Getting stressed is a part and parcel of daily life. Our daily stress can be categorised into two, acute and chronic stress. Acute stress is the short-term stress you get when a dog chases you or someone confronts you. This is essentially triggering of our body’s fight and flight response. In a way, this can be good, as Firdaus Dhabhar, a neuro-immunologist at Stanford University, found out that acute stress can actually improve your immune system.
Chronic stress, on the other hand, is a serious problem. From daily annoyances like getting stuck in traffic to unfinished to-do lists and personal, problems can cause the nervous system to release stress hormones into the bloodstream damaging your immune system. But the effect of chronic stress doesn’t end there. Here is everything that happens to your body when you are stressed:
Release of the flight and fight hormones
We mentioned above that stress can lead to the nervous system to release stress hormones into the bloodstream. These hormones, adrenaline, noradrenaline, and cortisol are released to face a fight and flight system. The introduction of these hormones triggers a series of changes in your body that will bring severe damage to your health in the long term.
The release of fight and flight hormones makes you breathe harder in order to take more oxygen to the cells. The rapid breathing forced by stress or hyperventilation can bring panic attack. And chronic stress can even trigger asthma attacks. A research paper titled The Effects of Stress on the Respiratory System by T. G. Sriram and J. J. Silverman says respiratory disorders account for a significant proportion of overall medical morbidity and mortality.
Even though acute stress improves your immunity, chronic stress will lead to breaking down of the system. The cortisol, one of the hormones released during stress suppresses the immune system and inflammatory pathways. This will make you more prone to infections and diseases. Additionally, if you have chronic stress, your body and brain will fail to reset hormones and inflammatory chemicals to normal levels, making you more likely to get sick.
Regular body pain and aches
The muscles in our body tense up when the body is under stress. This is a reflex reaction to stress to guard the body against injury and pain. Once the stress is passed these muscles will release their tension. With chronic stress, the muscles in your body regularly undergo this cycle of tensing up and releasing. As a result body pain and aches in neck, shoulder, and head.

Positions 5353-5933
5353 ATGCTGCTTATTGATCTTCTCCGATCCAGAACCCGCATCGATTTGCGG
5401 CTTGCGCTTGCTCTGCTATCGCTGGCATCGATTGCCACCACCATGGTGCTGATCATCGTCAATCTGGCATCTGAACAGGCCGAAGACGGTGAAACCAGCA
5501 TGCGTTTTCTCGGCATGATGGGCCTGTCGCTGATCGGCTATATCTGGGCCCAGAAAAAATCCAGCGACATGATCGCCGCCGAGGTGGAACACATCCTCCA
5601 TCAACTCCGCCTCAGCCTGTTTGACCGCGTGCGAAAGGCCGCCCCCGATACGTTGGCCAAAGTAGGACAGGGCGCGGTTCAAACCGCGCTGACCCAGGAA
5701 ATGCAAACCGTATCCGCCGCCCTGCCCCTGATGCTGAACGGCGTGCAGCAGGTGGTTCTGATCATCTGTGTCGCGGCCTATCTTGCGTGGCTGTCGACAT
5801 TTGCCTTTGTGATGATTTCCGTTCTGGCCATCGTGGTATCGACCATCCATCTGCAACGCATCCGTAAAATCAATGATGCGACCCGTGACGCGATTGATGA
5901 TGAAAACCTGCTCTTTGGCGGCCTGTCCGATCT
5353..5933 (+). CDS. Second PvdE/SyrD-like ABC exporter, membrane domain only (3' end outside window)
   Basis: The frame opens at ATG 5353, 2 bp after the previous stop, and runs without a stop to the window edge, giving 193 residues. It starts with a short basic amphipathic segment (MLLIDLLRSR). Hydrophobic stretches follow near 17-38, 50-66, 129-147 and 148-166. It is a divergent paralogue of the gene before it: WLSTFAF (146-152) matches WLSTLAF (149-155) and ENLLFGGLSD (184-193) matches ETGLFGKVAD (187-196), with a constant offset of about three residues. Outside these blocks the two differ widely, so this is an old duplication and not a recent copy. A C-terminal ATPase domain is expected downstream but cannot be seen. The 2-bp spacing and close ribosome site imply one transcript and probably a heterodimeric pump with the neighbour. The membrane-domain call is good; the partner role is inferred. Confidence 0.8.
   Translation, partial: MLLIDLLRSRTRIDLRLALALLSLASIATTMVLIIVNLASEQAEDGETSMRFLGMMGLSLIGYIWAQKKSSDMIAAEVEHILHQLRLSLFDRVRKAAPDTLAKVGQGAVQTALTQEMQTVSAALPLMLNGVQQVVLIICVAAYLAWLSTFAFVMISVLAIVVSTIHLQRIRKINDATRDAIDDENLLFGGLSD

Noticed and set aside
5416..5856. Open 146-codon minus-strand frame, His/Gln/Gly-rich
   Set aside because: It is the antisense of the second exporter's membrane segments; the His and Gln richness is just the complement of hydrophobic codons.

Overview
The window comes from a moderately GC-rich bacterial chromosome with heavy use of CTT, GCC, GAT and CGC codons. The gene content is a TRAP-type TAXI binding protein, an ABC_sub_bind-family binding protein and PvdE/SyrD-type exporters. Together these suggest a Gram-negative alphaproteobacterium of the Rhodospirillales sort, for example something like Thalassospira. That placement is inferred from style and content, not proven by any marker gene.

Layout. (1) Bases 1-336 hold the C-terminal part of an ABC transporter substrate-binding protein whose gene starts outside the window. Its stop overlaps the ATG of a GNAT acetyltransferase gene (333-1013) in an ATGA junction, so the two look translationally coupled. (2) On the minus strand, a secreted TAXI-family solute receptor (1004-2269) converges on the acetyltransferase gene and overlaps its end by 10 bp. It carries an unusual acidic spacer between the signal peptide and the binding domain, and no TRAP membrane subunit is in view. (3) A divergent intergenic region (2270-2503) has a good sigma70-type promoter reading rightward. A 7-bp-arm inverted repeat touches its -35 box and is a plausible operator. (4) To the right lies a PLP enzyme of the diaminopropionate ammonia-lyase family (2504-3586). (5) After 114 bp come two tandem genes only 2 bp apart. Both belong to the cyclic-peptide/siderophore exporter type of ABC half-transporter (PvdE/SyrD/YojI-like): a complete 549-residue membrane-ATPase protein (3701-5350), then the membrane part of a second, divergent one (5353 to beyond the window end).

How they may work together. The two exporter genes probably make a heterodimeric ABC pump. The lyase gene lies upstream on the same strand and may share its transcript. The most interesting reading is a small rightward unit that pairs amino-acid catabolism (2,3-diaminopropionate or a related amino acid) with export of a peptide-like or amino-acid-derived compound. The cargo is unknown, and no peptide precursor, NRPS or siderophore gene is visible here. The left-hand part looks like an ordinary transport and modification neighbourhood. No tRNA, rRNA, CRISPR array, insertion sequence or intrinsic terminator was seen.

Another system in our body that is badly affected by stress is the gastrointestinal system, where the food you eat is digested and processed. Stress can make you eat much more or much less than you usually do. You will experience nausea, acid reflux or even heartburn. And most importantly, stress has a direct impact on digestion controlling what nutrients your intestine absorb
High blood pressure
This is a no brainer as most of you know stress will increase the blood pressure. Stress causes an increase in heart rate and stronger contractions of the heart muscle. Additionally, the blood vessels dilate increasing the amount of blood pumped to the different parts of the body leading to elevated blood pressure. Chronic stress can cause long term heart conditions.
Impaired memory and cognition
The above activities that happen across your body will finally take a toll on your mind and thinking. Apart from mood swing and constant tiredness, stress and release of hormones lead to hyper-arousal. Hyper-arousal causes difficulty in falling asleep. A 2017 study points hyper-arousal as a core feature of insomnia. This will further lead to bad memory, impaired learning, lack of attention and loss of ability to focus.